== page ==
Happiness Strategy: Be Attentive to Body and Soul

This website focuses on ideas to nourish the body, mind, and spirit. After extensive reading on that broad subject matter over the past several years, I’m not the least bit surprised that the final two strategies in Dr. Sonia Lyubomirsky’s book The How of Happiness concern taking good care of ourselves.

Practice religion or spirituality. Studies have shown that religious people are happier, healthier, and recover more quickly from trauma than non-religious folks. As a case in point, 47% of folks who attending church several times per week rate themselves “very happy”; only 28% claim the same degree of happiness when attending church less than once per month. Lyubomirsky posits several explanations for this finding:

  • duke chapelOne’s relationship with the Divine provides a source of comfort and guidance.
  • Through faith, adherents find meaning in life as well as a sense that their presence and efforts matter.
  • The sacred texts and their interpreters yield guidance for living a virtuous life with rewards in this life or the next. These guideposts may give rise to healthy lifestyles and avoidance of risky behaviors.
  • Contemplative prayer quiets the mind and stills the anxious soul; intercessory prayer provides comfort while seeking favorable intervention for the matters at hand.
  • The faith community provides social support, a sense of identity, and collective of people with shared values.
  • Faith inculcates a disposition to forgive.

Lyubomirsky notes that a few faith practices are not conducive to elevating happiness. They are belief in original sin (which lowers self-esteem), belief in a punitive God (which engenders guilt, shame, and fear), and a practice of intercessory prayer alone with no accompanying effort.

Those disinclined to pursue a faith-based practice may be advised seek the sacred in their daily lives. This pursuit may find expression in the sanctification of a life’s work, attentive care of the planet, caregiving for others, or advocacy for an important cause. It may entail engaging with others to explore the great philosophical texts and develop a coherent life scheme. It might involve communing with nature or reveling in the transcendent expression of art.

Whether a person of faith or not, a consistent practice of meditation brings the possibility of enlightenment and joy. Key elements to fruitful practice include: (i) be nonjudgmental; (ii) be non-striving; (iii) be patient; (iv) be trusting; (v) be open; and, (vi) let go. Practitioners realize elevated happiness, reduced stress and anxiety, improved immune function, heightened cognitive capacity, and deep compassion for all beings.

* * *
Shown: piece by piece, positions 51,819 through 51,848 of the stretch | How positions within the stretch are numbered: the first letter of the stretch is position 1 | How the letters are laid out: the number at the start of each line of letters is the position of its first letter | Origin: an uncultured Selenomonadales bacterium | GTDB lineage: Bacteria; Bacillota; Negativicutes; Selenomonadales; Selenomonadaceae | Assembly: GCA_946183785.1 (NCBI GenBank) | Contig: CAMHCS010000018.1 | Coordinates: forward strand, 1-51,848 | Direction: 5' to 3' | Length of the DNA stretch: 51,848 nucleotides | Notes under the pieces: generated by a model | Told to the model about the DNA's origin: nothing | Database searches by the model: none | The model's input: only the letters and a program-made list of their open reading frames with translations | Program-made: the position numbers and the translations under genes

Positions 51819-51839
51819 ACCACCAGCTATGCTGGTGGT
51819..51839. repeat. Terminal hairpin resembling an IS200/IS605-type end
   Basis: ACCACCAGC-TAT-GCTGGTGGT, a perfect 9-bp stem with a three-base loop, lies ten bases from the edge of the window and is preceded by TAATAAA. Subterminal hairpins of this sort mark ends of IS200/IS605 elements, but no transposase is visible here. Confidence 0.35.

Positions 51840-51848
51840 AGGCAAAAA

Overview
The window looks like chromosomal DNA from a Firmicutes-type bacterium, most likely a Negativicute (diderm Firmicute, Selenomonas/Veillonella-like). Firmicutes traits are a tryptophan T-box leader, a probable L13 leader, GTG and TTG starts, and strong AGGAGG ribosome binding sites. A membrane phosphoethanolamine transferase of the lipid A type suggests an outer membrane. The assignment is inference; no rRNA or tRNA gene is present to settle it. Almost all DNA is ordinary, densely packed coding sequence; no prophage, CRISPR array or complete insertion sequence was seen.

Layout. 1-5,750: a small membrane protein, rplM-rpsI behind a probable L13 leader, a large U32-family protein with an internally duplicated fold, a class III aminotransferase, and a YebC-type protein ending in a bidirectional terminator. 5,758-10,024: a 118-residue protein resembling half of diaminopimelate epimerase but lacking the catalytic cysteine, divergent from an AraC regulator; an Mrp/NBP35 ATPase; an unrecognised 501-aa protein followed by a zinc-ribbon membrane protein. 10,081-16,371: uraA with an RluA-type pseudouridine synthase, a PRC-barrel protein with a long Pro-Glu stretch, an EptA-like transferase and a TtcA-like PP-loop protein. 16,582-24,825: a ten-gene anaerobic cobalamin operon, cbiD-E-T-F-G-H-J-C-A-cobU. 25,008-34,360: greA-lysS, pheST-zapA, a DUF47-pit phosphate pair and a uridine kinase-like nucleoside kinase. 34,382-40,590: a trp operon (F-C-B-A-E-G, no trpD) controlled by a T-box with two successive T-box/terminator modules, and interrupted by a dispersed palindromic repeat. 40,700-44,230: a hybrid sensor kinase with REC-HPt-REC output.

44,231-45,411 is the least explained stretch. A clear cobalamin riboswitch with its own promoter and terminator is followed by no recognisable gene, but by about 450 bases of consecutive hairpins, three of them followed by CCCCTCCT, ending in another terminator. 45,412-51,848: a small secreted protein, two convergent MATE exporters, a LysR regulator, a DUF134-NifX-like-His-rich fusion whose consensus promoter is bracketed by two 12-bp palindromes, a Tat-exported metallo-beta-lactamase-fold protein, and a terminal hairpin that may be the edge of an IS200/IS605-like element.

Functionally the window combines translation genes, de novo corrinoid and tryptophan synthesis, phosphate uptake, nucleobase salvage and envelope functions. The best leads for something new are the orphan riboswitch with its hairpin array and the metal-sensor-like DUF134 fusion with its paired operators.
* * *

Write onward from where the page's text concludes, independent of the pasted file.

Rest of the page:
Take care of your body. I’ve written numerous posts extolling the virtues of a healthy diet, regular exercise, and a good night’s sleep. Based on scientific evidence, my household leans toward a vegan diet, though we eat meat occasionally. Committed omnivores might consider a reduction in meat intake and eliminate processed foods, sugar in all its forms, salt, and excess fat.

A daily dose of 30 minutes or more of aerobic exercise can bolster health, relieve stress and anxiety, lower risk of disease, and promote sleep. It improves happiness by boosting self-esteem as one masters new skills and sees positive change. It’s a vehicle for “flow” (discussed two weeks ago) that provides a respite from worries and rumination. And it creates opportunities for social engagement if pursued through group activities or team sports.

We all need adequate sleep to regenerate physically, cognitively, and emotionally. A sleep deficit causes us to suffer in mood, energy, alertness, longevity, and health. Check out How To Prepare for a Good Night’s Sleep for tips on improving sleep habits.

Finally, Lyubomirsky encourages us to act happy. Smiling and laughter thwart negative emotions and usher in feelings of peace, amusement, and joy. They’re also social magnets that give rise to friendliness in others. Even the mere act of putting on a happy face can make us feel better!